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Bill Allender and Ian Klemen star in Ronald Harwood’s ‘The Dresser’ at The Stables theatre.

The Dresser is a triumph at The Stables

Sir Ronald Harwood wrote The Dresser in 1980, adapting it to become a screenplay three years later. Having studied at RADA and subsequently working as Sir Donald Wolfit’s ‘dresser’ for five years in the latter’s theatre company, Sir Ronald knew the world of provincial theatre well when he came to write it. Last week The Stables put on their own production. Toby Sargent was there on the last night.

The Dresser is a play that depends on the performances of the two actors in the lead roles. The actor manager ‘Sir’ and his dresser ‘Norman’ need at different times to show frustration, affection, irritation and love towards one another, with a sense of mutual dependence always underlying their sometimes scratchy relationship.

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David Harding as The Fool and Ian Klemen as King Lear preparing to go on stage.

So thank goodness that, in the hands of Bill Allender and Ian Klemen, The Stables’ production was a wonderfully handled delight from start to finish.

Mr Klemen’s baffled grouchiness and Mr Allender’s camp jollying along were expertly rendered, with the latter’s jaunty moves around stage and ever-changing facial expressions a real pleasure to experience.

Real warmth

To be honest, it’s almost impossible to believe that this pair of amateur actors are not paid professionals, with a procession of stage and screen credits to their name. There’s real warmth – not to mention any number of other emotions – in their exchanges, coaxing out every nuance in Sir Ronald’s script.

Impeccably directed

Impeccably directed by Peter Mould, the play is effectively contained within a single room – the tatty dressing room in a weary provincial theatre in 1942 (conjured up with great panache by set designer Cliff Brooker) both before and, in the second half, after Sir’s performance as King Lear.

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Maxine Roach as Her Ladyship and Ian Klemen as Sir in Peter Mould’s triumphant production.

But it would be unfair to see the play as nothing more than a two-hander. The supporting cast shine too, with Maxine Roach a nicely-judged wife to Sir, playing a preposterously miscast Cordelia to her husband’s Lear, and pushing him on for yet another performance, while doing all she can to get him to surrender to the inevitable and retire while he still has the strength to do so.

David Harding provided an exquisite and hilarious cameo as Geoffrey Thornton, an actor way out of his depth playing Lear’s Fool in what must have been a really extraordinary (in the true sense of the word) production taking place offstage.

Flirtiness and cunning

Susannah Mayor as Madge, the stage manager, was crisp, prim and businesslike, cleverly revealing her true feelings about it all as the evening developed; while Bella Griffith as Irene caught the flirtiness and cunning of her part with real style, and Neil Sellman was the epitome of bitter negativity as Mr Oxenby, the sort of chap who can suck the joy out of any situation.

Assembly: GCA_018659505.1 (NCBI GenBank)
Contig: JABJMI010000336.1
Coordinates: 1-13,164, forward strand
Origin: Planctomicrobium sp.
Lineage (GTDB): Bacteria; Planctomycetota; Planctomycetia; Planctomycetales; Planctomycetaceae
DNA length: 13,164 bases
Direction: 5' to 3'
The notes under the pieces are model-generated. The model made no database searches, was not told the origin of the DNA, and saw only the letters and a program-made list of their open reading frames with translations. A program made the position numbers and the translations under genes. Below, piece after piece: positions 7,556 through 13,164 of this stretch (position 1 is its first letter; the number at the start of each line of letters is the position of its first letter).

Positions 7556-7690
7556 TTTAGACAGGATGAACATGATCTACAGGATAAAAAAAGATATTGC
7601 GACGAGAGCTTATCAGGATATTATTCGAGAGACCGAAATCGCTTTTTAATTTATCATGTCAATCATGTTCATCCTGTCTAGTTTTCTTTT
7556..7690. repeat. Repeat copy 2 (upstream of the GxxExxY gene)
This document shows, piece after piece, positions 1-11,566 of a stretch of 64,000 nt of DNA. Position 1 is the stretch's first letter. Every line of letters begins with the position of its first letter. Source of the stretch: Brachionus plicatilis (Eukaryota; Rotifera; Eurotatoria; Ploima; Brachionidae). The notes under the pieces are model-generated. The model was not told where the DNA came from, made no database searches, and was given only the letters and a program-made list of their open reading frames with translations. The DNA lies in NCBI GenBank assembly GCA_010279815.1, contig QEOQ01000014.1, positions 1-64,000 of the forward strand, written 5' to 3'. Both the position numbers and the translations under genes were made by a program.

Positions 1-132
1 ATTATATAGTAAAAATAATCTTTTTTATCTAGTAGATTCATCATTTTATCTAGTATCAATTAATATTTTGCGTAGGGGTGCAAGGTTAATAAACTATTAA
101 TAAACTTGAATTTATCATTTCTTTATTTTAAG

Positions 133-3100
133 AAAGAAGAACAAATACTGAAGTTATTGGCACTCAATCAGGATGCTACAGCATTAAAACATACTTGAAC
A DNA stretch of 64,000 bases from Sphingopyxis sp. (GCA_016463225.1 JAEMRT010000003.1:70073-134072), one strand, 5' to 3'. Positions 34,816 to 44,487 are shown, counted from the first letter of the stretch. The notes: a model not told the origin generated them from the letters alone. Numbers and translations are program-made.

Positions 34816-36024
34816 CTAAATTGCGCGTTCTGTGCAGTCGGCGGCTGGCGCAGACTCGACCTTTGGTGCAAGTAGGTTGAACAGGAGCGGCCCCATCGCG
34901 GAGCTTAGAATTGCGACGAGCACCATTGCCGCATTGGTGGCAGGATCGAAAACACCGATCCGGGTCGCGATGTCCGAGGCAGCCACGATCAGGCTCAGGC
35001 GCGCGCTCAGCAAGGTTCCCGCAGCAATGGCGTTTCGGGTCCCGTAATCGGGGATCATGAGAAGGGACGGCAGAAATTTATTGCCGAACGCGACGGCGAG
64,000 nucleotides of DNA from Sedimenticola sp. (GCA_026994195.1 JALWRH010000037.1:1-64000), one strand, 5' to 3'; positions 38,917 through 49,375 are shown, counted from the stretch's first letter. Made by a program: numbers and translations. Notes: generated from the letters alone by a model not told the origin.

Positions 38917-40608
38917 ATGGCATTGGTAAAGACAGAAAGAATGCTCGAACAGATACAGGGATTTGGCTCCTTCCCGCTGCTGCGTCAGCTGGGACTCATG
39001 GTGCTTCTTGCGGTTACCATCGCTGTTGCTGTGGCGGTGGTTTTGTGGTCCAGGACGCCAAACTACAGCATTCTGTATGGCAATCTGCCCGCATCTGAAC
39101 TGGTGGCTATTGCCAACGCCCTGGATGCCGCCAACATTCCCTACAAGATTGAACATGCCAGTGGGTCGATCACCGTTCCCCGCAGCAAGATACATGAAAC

So a moving, funny and triumphant production. Finely acted by the cast and directed with nuance and distinction by Mr Mould, it brought roars of delight from the audience, and the sort of buzz among them as they left the theatre that tells you you’ve seen something special.

After the show, director Peter Mould told HOT why the play was a favourite of his.

The Dresser is a play I have wanted to direct for some time. It has all the ingredients that make a good play, comedy and drama with a touch of pathos. And it’s written by a master of his craft. Also I find theatrical history fascinating and am intrigued by the notion of the actor-manager going back to Shakespeare and Burbidge and later Garrick and Henry Irving: a breed which no longer exists except perhaps in the person of Kenneth Branagh.

“Also I am fond of Shakespeare’s King Lear. So, I found it particularly satisfying putting that play on the stage, and it was an almost perfect production in that all the elements, (acting, setting, props, lighting etc) that make up a play were all exemplary.”

The Stables – terrific atmosphere and friendly welcome

A final word on The Stables itself. This was my first visit and, if you haven’t been, then I’d heartily recommend it. Entirely staffed by volunteers (as are the actors, of course), there’s a terrific atmosphere and a friendly welcome, with a great – and sensibly priced – bar, and all the other facilities you need for a great night out. Look at the list of forthcoming productions and go along to enjoy it yourself – I’m pretty sure you won’t be disappointed.

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Posted 18:50 Monday, Nov 14, 2016 In: Performance

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